Michael and Donna Davenport married once both had graduated from Stanford, moving to Miami. Five years into the marriage, Donna became pregnant with the couple’s first child. A boy. Samuel Davenport had been born on August 19th just after midnight concluding nineteen hours of labor. He was healthy. His parents cried. Joy could be felt throughout the room.
The family moved from Miami to Missouri when Samuel was a year old. That summer was the first time the three of them would take a summer vacation to Lake Michigan coinciding with Samuel’s birthday.
Two days before Samuel’s third birthday the family was relaxing in their now usual vacation spot which housed adult and kiddie pools when Samuel slipped off his arm floaties and attempted to swim on his own. Michael nor Donna had seen him do this because, while in the kiddie pool under the supervision of a lifeguard, he slipped out and ran towards his parents assuming both had been in the adult pool.
Donna heard the shrieks of another mother first and turned in its direction to see Michael running into the adult pool from the direction of the lodge after visiting the bathroom. By the time he got there it was to late. Samuel Davenport had died almost instantaneously.
The couple sued the lodge and lifeguard for negligence and after a year in court, won the suit. They were awarded five million dollars.
Dad told me this story during the half hour mom had been passed out once hit with the news saying this sort of behavior, along with others, had begun occurring once the loss of Samuel sunk in. In essence, she lost something but got another thing in return. Or this could just be her maternal instincts reacting. He said she once told him that even when a mother loses a child, the instincts never go away.
Once aroused, dad and I watched her blink until recognition filled her vision. “What happened?” She asked with a dazed voice.
“You passed out, honey. Hit your head pretty good. Feeling okay? How many fingers am I holding up?” Dad said, and while holding up four fingers centimeters away from her face mom counteracted with a single one of her own as she sat up.
“I had a horrible dream that Chase said he got a girl pregnant.” Mom said. Dad and I look at one another. “It wasn’t a dream, mom. I told you the news and, like, five seconds later you fell.”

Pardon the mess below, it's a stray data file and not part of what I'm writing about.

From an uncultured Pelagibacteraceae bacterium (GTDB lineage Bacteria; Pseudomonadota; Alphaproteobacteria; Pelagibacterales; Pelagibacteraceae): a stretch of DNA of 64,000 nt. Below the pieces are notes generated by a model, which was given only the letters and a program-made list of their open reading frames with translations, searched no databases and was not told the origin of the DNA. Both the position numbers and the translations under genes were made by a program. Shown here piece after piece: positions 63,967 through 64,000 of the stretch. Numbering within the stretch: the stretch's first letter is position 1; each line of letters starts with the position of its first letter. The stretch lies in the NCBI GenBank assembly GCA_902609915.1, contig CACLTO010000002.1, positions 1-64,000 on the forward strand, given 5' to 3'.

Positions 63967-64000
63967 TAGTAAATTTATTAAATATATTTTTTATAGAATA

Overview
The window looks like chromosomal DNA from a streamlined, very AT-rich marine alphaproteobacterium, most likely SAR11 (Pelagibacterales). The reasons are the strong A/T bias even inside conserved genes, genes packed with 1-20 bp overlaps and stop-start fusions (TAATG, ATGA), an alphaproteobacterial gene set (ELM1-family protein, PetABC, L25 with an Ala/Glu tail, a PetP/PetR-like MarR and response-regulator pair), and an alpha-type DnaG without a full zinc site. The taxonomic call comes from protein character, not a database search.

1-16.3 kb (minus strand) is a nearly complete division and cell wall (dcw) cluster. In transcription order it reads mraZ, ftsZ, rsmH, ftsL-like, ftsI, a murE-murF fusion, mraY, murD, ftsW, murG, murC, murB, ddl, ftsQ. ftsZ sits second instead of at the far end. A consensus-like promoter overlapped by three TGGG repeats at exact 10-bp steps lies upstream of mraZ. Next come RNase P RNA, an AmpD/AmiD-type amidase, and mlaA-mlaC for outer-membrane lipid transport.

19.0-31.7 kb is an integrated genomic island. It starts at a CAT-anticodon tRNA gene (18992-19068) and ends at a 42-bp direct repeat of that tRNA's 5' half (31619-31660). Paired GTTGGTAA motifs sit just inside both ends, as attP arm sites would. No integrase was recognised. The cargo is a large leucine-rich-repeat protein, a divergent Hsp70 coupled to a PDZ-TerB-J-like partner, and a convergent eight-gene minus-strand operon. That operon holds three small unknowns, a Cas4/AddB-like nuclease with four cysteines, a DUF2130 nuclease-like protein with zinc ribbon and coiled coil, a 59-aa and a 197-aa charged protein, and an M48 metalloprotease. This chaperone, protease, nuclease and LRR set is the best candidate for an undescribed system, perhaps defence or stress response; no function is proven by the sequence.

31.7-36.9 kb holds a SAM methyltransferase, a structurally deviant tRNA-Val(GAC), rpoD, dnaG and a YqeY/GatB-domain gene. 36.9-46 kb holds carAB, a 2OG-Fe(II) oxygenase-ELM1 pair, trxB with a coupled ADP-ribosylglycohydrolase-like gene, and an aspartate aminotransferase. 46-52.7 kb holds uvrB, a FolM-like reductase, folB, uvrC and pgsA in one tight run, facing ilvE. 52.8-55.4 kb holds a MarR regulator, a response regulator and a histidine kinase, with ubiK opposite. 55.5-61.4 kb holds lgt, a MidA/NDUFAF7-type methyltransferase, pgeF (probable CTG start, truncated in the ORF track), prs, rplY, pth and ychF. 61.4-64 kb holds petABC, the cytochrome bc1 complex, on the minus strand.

Mom sat staring at a space between dad and I not saying anything. Then, “how did this happen?”
“Simple biology, really. When a man-”
“Michael, spare me your sarcasm please.”
Dad put up his hands in defense. Mom shifted her gaze back to me. “Help me off the floor, Chase.”
I did just that, leading mom to the couch while taking the seat next to her. She never let go of my hand.
Looking at me mom said, “are you sure honey?”
Shaking my head I said, “Charity isn’t the type to lie. She doesn’t even like leaving the house because it causes her so much anixety. Why would she fabricate such a thing? It’s not like I’m loaded.”
My parents looked at each other then back at me. “She plans to keep it, I presume?” Mom asked. I shook my head. “Charity doesn’t seem the type…” Dad said. He was right. Charity may have nothing against abortion but for her personally, it’s not an option.
Shaking her head in her hands for a minute she then sat up straight, fixed her hair, wiped her eyes, and then finally looked at me. “We’ll deal with this. You and Charity, and your father and I, and Charity’s father, we’ll all sit down for dinner and talk this through.”
“Mom, she’s not going to handle it in the way I know you’re thinking.”
“You don’t know what I’m thinking. You don’t want to know what I’m thinking. So please don’t pretend to know.”
“Alright honey calm down.”
“I am calm. I’ve never been more calm than right now.” Mom said, looking over her shoulder at dad.
“My what? Huh? Spit it out.”
“Never mind.” Dad said, inching away from her.
Turning back to me said said, “talk to Charity. Let her know we’re here to help. Then once she’s broken the news to her father, tell him to call me.”
“May I ask something?” I said.
Mom shook her head.
“What do you mean when you say you’ll deal with this?”
My parents looked at one another again. Dad inched back to the couch, sitting on the arm behind mom. “There’s something we’ve never told you before.” He said.
“Your father and I were awarded money when, well,”
“Dad told me about the money you got for that.”
“I didn’t tell you about another sum, though.” He said.
“Two years after the incident your father played the Powerball spur of the moment one night after work.”
“I hate the lotto. I have no idea what compelled me to buy a ticket.” Dad said.
“Nevertheless your father did, and he won.”
“Well, that’s great. But how much did he win? I mean the Powerball is nationwide, isn’t it? Couldn’t have been anything substantial.”
“There were only two winners- myself, and an elderly woman. The jackpot was worth three hundred forty-seven million.”
“So what you’re telling me is-”
“That we’re rich.”